We had a good class today. Kathy set up a course with 18 stations.
Before we walked the course, Kathy had us do a couple of exercises - to demonstrate a point. First we had our dogs figure-8 leg weave, from each side. Then we did a figure-8 leg weave twice, from each side. It took a minute to get Gimme into working mode (we couldn't do our usual walk of the perimeter for her attention warm-up because I was late & others were using the space). Once I had her attention, she did really well.
After this warm-up with figure-8 leg weaves, she had us do another exercise to demonstrate how our dogs might respond. We were to walk up to a line, do two figure-8 weaves, then proceed to the next line and do "one weave". I misunderstood what she meant by this and so had Gimme do one figure-8 leg weave. What she really meant was for us to do a thru-transition at the second line.
The point was to demonstrate how the dogs might assume it was a figure-8 if we use the same footwork. However if we step forward with the thru leg, rather than to the side, then the dog knows its a different behavior.
The dog will readily pick up the difference between a thru transition and walking leg weaves because the walking cadence is different. Also by the time the dog might be about to turn into you for another leg weave, the near leg (in this case right) would already be coming forward and thus no space would form for them to go through.
After we finished these exercises, we each got to work through the course. Overall Gimme did really well - naturally I thought she did better than the other dogs. My classmates sweetly (and accurately - just ask me) commented about how flashy and pretty Gimme looks when she is doing the moves well. We did have a bit of a problem when we approached the end of the room the second time, because this was the perimeter we didn't get to walk as we entered the building. The chance to walk the perimeter is very important to Gimme. Still we worked through it on the spot by increasing the rate of reinforcement for sticking with me and not sucking to the distraction.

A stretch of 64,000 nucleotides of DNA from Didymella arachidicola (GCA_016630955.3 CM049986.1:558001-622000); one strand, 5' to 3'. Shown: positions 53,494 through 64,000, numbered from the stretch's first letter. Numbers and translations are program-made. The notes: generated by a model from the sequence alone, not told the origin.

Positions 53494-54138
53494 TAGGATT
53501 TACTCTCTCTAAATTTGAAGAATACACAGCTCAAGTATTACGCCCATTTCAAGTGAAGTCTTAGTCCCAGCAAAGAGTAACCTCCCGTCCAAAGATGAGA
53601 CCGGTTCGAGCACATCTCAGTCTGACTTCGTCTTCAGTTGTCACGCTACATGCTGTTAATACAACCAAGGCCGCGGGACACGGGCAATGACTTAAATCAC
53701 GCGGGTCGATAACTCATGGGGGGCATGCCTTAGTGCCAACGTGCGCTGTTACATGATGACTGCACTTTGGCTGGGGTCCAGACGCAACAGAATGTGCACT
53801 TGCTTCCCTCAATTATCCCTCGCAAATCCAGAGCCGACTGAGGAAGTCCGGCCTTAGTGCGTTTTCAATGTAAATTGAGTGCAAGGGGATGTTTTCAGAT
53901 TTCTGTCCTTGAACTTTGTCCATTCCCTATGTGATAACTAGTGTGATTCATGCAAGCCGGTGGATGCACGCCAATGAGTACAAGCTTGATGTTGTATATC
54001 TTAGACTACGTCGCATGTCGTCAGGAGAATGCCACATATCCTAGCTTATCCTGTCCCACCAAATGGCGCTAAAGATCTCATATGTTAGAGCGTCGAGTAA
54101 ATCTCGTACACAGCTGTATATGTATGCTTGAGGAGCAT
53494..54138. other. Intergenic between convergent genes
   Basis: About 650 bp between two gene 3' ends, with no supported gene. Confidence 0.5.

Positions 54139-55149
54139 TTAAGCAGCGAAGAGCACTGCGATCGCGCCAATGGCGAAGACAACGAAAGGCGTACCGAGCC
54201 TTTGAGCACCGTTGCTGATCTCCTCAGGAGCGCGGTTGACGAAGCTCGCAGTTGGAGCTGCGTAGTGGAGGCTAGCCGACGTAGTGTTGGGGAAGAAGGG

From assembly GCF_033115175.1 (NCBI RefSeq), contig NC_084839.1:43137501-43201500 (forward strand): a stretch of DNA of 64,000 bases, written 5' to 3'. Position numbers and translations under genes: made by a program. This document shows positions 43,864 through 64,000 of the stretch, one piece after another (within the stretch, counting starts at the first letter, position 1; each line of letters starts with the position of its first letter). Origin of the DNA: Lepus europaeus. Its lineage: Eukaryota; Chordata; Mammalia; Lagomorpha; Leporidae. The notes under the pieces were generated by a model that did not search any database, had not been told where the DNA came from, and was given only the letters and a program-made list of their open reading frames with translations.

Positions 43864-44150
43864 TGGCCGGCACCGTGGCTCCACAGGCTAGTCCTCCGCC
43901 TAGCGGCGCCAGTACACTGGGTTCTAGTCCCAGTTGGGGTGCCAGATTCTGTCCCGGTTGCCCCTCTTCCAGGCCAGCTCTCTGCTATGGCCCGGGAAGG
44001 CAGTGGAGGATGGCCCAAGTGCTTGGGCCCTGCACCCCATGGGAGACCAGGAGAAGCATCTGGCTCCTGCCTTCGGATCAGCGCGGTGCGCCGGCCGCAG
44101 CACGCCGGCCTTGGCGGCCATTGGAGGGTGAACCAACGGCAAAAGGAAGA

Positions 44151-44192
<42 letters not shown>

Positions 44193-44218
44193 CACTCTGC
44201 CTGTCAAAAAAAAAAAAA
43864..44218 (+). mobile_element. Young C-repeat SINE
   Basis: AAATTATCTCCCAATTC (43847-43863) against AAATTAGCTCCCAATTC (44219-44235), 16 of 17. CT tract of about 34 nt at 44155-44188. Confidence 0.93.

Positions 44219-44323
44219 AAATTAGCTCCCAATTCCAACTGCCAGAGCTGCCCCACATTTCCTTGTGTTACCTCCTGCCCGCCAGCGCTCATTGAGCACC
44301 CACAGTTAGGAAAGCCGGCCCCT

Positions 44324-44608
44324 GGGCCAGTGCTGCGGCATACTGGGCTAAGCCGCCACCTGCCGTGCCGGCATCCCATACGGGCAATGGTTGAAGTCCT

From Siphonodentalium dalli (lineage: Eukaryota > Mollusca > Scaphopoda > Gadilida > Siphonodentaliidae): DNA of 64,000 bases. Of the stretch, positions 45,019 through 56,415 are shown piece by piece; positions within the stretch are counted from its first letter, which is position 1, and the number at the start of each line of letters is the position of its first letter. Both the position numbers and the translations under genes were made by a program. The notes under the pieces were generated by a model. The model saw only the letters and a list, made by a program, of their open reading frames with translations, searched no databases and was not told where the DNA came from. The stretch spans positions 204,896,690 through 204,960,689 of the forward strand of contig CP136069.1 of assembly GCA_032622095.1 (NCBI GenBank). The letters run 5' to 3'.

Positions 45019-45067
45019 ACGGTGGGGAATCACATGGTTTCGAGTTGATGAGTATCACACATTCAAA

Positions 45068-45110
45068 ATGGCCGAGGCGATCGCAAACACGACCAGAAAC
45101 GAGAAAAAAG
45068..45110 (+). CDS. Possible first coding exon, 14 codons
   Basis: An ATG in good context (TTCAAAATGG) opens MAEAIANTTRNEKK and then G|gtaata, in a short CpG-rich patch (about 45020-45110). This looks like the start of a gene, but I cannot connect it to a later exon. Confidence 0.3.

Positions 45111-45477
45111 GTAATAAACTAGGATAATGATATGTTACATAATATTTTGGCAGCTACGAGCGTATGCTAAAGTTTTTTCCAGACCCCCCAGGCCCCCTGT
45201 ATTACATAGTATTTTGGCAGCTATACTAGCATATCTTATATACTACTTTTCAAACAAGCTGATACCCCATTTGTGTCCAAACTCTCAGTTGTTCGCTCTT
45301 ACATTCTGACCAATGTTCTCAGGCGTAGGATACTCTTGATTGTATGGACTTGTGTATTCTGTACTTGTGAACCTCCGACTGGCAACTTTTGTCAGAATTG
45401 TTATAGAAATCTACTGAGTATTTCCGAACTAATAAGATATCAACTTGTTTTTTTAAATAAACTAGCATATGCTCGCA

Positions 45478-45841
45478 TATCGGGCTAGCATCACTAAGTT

The last exercise was to work J'Anna's dog on the next steps of crossing his paws. We were supposed to work on each of our tricks, but ran out of time. Still, it was helpful to me because I was able to bring to it a couple of questions which relate to how Gimme and I are doing with "cane" and "orbit".
Specifically, I asked questions about how Kathy teaches behaviors which are done in two different directions. I already know Kathy puts them on two different cues - such as "cane" and "orbit". I asked her if she separated the training of them and if so, how. She does separate them, and said she teaches one through to verbal cue. Then she waits at least several weeks before starting to teach the opposite. In the waiting time she doesn't practice the first one either.
Since the last time we trained, Gimme and I did "cane", we continued and trained it again this evening. Gimme is having difficulty giving up offering the behavior (you know how she always wants to be the one driving the train). So once I had her solidly warmed up, then I switched gears and started alternating "cane" with "heel". I chose "heel", since if she is heeling, then she can't be offering "cane". I found I really needed to raise the rate of reinforcement so she could resist the urge to offer. She was doing well at the end.
Now in a little bit, I'm going to start training her to cross her paws. Kathy gave us a lot of details about the progression and given how much Gimme loves to use her paws, this should be a fun exercise to work on, while I come up with another prop support for "can". I found the wood sticking out from under the can made Gimme think she was supposed to keep her front feet on the wood disc while having her back feet on the can. Unfortunately this puts her body at a steep angle, so she's unlikely to do the sideways steps I need for the pivot. Besides I think its unnecessarily stressful for her shoulders.
So I need cue help for the paw crossing. I'll probably use "cross" for one direction. I'd appreciate any suggestions you might have for its opposite.